Smart Prototyping Techniques for UHF RFID Tags: Electromagnetic Characterization and Comparison with Traditional Approaches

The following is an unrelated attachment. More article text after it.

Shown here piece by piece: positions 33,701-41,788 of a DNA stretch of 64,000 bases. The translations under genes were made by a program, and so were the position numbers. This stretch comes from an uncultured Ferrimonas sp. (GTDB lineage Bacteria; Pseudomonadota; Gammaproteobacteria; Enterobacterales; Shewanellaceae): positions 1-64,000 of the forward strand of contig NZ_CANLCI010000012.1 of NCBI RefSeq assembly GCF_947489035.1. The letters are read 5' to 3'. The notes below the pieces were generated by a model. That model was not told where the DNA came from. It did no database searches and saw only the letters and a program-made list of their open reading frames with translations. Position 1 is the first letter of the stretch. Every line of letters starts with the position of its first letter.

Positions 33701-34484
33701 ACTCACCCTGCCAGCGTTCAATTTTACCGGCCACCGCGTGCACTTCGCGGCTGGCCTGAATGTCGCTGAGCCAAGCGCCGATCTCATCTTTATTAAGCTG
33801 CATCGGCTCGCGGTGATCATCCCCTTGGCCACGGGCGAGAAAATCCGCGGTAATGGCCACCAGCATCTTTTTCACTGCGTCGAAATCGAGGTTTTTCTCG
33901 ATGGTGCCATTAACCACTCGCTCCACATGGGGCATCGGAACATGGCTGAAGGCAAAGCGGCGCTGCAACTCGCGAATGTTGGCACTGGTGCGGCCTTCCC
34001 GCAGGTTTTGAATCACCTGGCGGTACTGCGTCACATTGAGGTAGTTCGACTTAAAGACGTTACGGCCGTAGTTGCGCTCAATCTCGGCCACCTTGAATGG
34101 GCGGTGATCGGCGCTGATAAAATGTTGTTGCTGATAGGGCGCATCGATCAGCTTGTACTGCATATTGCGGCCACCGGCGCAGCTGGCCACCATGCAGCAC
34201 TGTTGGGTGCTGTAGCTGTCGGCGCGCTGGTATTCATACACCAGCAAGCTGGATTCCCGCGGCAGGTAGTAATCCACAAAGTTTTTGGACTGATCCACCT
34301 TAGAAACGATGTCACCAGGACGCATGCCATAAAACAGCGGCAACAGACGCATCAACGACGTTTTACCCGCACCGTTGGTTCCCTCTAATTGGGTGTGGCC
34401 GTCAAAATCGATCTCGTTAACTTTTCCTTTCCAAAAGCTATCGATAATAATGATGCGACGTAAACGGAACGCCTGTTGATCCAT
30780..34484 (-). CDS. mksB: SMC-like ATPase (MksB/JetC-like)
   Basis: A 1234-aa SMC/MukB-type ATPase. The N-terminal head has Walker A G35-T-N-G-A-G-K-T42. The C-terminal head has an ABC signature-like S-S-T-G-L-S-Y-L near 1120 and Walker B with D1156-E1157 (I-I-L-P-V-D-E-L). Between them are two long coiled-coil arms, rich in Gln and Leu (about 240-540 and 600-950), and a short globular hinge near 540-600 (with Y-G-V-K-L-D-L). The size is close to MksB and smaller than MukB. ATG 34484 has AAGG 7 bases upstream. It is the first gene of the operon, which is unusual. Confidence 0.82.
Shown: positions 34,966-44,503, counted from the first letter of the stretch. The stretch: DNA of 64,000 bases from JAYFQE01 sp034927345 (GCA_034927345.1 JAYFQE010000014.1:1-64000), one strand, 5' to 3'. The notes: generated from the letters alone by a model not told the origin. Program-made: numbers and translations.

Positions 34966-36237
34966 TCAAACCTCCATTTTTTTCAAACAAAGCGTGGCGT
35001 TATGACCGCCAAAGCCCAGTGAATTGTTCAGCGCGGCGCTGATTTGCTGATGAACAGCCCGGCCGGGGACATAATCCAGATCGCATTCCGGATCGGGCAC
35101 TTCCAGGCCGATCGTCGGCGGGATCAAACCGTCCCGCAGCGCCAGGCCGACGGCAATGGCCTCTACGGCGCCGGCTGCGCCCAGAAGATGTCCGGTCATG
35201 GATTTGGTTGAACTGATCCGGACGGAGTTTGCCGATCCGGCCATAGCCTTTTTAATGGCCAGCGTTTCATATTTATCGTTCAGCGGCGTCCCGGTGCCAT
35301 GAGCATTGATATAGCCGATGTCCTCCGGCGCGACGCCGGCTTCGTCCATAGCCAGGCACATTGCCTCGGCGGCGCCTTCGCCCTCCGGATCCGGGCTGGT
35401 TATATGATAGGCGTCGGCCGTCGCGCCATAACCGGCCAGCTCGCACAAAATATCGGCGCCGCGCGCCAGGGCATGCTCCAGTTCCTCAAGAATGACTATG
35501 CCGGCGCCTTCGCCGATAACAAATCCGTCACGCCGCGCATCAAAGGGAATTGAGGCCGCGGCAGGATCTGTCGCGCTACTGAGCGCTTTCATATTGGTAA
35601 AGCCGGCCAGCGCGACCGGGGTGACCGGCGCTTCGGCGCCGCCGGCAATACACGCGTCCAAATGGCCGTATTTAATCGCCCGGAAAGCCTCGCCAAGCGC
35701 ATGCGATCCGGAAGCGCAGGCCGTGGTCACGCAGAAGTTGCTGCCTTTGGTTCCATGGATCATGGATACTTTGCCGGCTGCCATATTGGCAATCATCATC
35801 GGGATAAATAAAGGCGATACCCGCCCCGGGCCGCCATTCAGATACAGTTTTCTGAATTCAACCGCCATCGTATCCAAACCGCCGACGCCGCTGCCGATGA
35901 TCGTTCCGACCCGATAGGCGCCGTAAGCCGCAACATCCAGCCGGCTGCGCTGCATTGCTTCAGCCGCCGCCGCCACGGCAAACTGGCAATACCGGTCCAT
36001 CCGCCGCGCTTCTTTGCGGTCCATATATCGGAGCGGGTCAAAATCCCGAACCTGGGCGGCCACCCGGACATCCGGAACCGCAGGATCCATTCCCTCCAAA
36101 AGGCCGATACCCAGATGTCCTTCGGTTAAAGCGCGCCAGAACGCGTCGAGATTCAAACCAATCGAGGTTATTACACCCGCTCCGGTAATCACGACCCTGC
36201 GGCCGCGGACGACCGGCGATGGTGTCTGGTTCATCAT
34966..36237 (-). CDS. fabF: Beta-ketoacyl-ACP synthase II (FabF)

Over the last few years, the active and growing interest in Radiofrequency Identification (RFID) technology has stimulated a conspicuous research activity involving design and realization of passive label-type UHF RFID tags customized for specific applications. In most of the literature, presented and discussed tags are prototyped by using either rough-and-ready procedures or photolithography techniques on rigid Printed Circuit Boards. However, for several reasons, such approaches are not the most recommended, in particular they are rather time-consuming and, moreover, they give rise to low quality devices in one case, and to cumbersome and rigid tags in the other. In this work, two alternative prototyping techniques suitable for cost-effective, time-saving and highperformance built-in-lab tags are introduced and discussed. The former is based on the joint use of flexible PCBs and solid ink printers. The latter makes use of a cutting plotter to precisely shape the tag antenna on thin copper sheets. Afterwards, a selection of tags, designed and manufactured by using both traditional and alternative techniques, is rigorously characterized from the electromagnetic point of view in terms of input impedance and whole tag sensitivity by means of appropriate measurement setups. Results are then compared, thus guiding the tag designer towards the most appropriate technique on the basis of specific needs.